by Usamaru Furuya; adapted by John Werry
published by Viz; $9.99 US
Review by Ed Sizemore
Hikari Hamura is a high school senior who was given the nickname Picasso because of his amazing drawing talent. He recently survived a horrible accident that killed his best and only friend, Chiaki Yamamoto. It turns out that Hikari was allowed to live because of Chiaki’s prayers on his behalf, but there’s a catch. If Hikari wants to continue living, he has to occasionally help his classmates, something he is loathe to do. If he refuses, then his body will begin to rot away. Chiaki has returned as a pocket-sized guardian angel to assist Hikari.
Genkaku Picasso is a feel-good series with a dark humor streak. Hikari is a borderline misanthrope who wants nothing more than to be left alone so he can focus on his drawings. He’s forced into helping people, and usually his reward is having his classmates think of him as a pervert. He finds playing the Good Samaritan more trouble than it’s worth.
Hikari has a unique method of helping people that isn’t doing him any favors. When Hikari sees someone he’s meant to help, they are surrounded by a dark aura, and an uncontrollable urge to draw overtakes him. He then produces a metaphorical picture of what’s in their heart. The problem comes in having to decipher the drawing so he can then correct the problem. That usually means following the person around and gathering information about them. You can see how people might get the wrong impression.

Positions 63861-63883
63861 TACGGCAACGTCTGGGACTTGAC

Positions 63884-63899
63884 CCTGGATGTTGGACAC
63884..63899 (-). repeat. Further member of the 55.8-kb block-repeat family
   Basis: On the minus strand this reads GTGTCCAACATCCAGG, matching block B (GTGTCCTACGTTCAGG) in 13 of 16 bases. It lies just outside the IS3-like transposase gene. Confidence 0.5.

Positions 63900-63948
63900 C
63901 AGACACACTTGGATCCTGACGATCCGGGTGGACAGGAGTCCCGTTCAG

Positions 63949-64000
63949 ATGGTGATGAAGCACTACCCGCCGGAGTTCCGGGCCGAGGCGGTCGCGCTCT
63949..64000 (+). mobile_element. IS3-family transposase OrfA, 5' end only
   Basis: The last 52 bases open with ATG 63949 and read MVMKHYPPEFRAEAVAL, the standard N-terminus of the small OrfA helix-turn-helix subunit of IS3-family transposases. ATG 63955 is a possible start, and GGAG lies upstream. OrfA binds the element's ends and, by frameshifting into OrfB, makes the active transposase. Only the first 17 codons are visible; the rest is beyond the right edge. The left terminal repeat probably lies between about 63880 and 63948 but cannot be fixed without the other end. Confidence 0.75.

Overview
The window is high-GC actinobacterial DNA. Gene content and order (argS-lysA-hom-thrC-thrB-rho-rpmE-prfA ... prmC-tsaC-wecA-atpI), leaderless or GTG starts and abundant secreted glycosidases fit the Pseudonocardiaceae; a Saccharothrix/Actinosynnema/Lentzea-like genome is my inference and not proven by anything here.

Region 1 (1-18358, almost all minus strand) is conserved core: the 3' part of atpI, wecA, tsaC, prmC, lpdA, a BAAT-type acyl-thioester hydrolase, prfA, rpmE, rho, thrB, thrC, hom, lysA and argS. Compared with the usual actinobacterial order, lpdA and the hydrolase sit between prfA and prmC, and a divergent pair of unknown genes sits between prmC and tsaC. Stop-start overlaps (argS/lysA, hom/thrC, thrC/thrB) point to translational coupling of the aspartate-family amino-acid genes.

Furuya can only pull off this manga because of his own incredible artistic abilities. Hikari’s sketches of people’s hearts are gorgeous. You normally don’t see this level of abstract art in a manga. At least half of those sketches could have hung on museum walls.
Naturally, the rest of Genkaku Picasso is well drawn, too. Part of what gives this series its dark comedy feel is Furuya’s heavy use of black and dark grey. There isn’t a lot of white on the page. It gives the series a feel that perfectly reflects Hikari’s sour attitude. That dark, but not black, comedy tone is very hard to pull off outside of film, but Furuya is able to do it masterly here.
One word of warning. This is meant to be a light, feel-good read, which means that problems get solved very quickly in the series. Some might find the way that childhood traumas and broken relationships are healed in a few pages a bit off-putting. However, we are talking about a series where Hikaru can simply look at you and then create a sketch that portrays your innermost secrets. If you’re willing to buy into the one, you should have no problem accepting the other, too.
Genkaku Picasso is a perfect summer read. It’s only three volumes long and very episodic in nature. You can read a couple chapters, put it down, and then pick it up again a few days later without missing a beat. It has a nice blend of human drama and humor to keep you interested. Best of all, it has a very satisfying conclusion, so you can easily move on to the next summer book. (The publisher provided review copies.)